Caught by the River

Lines Made By Walking

Jude Rogers | 24th June 2010

by Jude Rogers.
14. Shore Lines.

Out of the blue, work takes me to Yorkshire, to interview a grand old lady of folk music on a darkening June evening. First I race along the fast, clacking lines of the East Coast Main Line to York, then I change for the Trans-Pennine to Scarborough. Then the number 93 bus – known locally as the Seasider – meanders languorously through the moors, before I arrive at Robin Hood’s Bay.

I check into my B&B, lie for a moment on my pillows, and fill in a form for smoked kippers and egg in the morning. Then I put on my cheap patent shoes and my old denim jacket, and wander out into the sky, and the air, and the sea.

a. Robin Hood’s Bay is a fishing village five miles south of Whitby. It is a place known for hoary stories of smugglers and pirates, and the ferocious tides that have carved curves and right angles into the shore. I am staying in Mount Pleasant, way up on the hill, five minutes walk from its more famous cobbled streets. As I walk down, the sun shines, and every passerby smiles at me.

Just before I reach the old village, a red ball with short legs sits by the path, a white circle in its belly which is asking for money. I read the Shipwrecked Mariners Society sign on it, Letrasetted in bright blue, and remember not everything around here is always this lovely.

b. As I head towards the sea, the pavements start to incline steeply. Walkers approach me with their rucksacks and staffs, puffing slowly uphill, and I stand to the side, like an old motor pulling into a layby. Gift shops start to pop up like pastel-coloured boiled sweets, old-fashioned and impeccable, selling trinkets and rulers and crystals and ice-creams.

The houses here are sometimes almost too perfect, rising and falling in higgledy-piggledy humps. On a road called Sunny Place, flowers and leaves curl daintily around the windows; perfect ornaments above the plastic boxes advertising these houses for rent. For a while, it is hard to find a house without them. I only find a few oddities: one door with cracked paint, falling like blood from the letterbox, and Russian dolls that have sneaked past a net curtain to sit in a dirty window.

d. Down the hill, more paths dart and weave from every gap between the buildings, and I find myself willingly getting lost in their mazes. I reach The Bay Hotel, the last pub before the sea, and here I find another collection of warnings. A red sign telling me that the tides often restricts access to this slipway – I then strain to see the water, so far away I can barely see it – and an old lifeboat that looks it could hardly withstand me leaning on its stern. Then there is a mournful fish sitting inside a rusty cage by the sea wall, asking me to give donations to the RNLI. Just beyond that, the sandy banks, the mossy green, the sturdy boots. I look down at my shoes – bought for £10 in Peacocks – look again at these messages, and decide it’s best not to be brave.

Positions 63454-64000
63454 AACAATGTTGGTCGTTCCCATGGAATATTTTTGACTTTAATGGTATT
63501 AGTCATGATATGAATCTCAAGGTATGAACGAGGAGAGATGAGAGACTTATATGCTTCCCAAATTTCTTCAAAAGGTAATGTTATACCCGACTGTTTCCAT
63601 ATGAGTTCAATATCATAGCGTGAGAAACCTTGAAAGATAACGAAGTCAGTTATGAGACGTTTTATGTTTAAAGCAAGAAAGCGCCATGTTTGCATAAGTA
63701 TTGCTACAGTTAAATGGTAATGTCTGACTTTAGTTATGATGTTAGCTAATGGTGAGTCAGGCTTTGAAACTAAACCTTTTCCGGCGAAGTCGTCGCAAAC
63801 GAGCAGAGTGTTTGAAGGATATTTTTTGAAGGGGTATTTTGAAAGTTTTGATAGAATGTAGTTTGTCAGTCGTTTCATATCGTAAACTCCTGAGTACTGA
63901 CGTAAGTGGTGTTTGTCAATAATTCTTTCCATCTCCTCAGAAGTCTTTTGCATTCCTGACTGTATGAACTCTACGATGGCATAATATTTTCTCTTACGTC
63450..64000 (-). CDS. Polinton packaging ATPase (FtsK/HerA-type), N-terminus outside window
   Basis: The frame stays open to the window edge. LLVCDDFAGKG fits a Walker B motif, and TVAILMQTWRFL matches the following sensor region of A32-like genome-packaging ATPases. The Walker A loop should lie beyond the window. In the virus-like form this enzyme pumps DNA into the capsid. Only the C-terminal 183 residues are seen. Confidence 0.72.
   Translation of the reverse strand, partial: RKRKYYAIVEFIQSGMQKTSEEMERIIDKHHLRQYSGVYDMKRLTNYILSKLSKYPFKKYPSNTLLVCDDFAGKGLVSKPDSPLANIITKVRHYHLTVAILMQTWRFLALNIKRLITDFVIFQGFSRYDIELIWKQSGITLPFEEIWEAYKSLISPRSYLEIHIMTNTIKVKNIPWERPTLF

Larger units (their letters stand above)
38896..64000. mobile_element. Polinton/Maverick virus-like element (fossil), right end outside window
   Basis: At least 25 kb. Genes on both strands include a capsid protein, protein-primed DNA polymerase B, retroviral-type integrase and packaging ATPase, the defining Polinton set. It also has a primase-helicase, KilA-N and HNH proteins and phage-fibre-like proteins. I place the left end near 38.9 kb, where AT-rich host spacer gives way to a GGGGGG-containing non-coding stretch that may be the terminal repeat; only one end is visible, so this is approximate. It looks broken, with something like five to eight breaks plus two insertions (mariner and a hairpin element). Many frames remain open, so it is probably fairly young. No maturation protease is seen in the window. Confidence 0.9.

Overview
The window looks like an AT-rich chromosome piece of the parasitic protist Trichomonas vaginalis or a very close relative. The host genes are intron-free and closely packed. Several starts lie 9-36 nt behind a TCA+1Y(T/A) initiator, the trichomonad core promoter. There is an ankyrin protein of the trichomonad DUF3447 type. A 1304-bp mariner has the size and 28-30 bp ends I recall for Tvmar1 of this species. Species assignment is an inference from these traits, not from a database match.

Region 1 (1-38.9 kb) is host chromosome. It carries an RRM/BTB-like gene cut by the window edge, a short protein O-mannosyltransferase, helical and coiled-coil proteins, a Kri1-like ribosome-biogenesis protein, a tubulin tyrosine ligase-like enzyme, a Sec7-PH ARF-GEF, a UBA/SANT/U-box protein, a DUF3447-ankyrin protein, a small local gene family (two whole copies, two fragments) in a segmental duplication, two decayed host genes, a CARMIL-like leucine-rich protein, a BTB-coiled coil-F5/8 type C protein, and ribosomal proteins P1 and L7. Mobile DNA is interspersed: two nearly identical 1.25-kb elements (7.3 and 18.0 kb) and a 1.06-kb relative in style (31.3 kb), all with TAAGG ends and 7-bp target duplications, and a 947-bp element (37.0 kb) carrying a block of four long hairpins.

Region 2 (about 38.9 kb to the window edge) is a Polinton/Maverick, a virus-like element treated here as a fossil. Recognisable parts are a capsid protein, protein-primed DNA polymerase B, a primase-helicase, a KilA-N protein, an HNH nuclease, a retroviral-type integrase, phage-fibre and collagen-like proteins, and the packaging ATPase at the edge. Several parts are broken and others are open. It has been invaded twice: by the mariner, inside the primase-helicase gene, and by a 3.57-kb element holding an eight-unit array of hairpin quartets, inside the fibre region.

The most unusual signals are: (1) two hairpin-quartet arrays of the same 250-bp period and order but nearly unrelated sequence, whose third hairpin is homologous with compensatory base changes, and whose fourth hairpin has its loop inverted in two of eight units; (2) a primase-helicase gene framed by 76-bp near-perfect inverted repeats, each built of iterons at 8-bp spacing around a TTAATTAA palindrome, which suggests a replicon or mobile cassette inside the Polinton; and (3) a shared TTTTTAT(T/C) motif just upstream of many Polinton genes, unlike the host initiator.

e. On the way back, lilac clouds start to gather. As I go into first gear, I see the Memory Box photo shop, which tells me it will “capture a moment in time with a portrait to treasure”. Its windows are full of brightly-lit seaside scenes shot in the great indoors. Further up is a police station which used to house two prison cells, built to restore law and order in Victorian times – especially among boozy railway workers who enjoyed Saturday night fights, and were known around the area for their “broken heads” and “drunken legs”. Now, almost inevitably, it is “an interesting base for two families”.

I move away from these streets, an odd feeling in my bones, and crave a moment alone to take in this wild place alone. Behind a café car park, I find a cliff edge with three benches, all dedicated to people who used to do the same thing. I think of Roger Gardner, 1953-2007 – younger than my own mother – forever in our hearts, and always in our thoughts. I think of George Royden and Ena Richardson, and wonder if they were friends, or if she kept her name.

Then I look out and think of nothing but the shape of the land, its colours and its contours, and how all of this must have changed over time. I let the wind take my hair, the light widen my eyes, and let all other things fall away from me.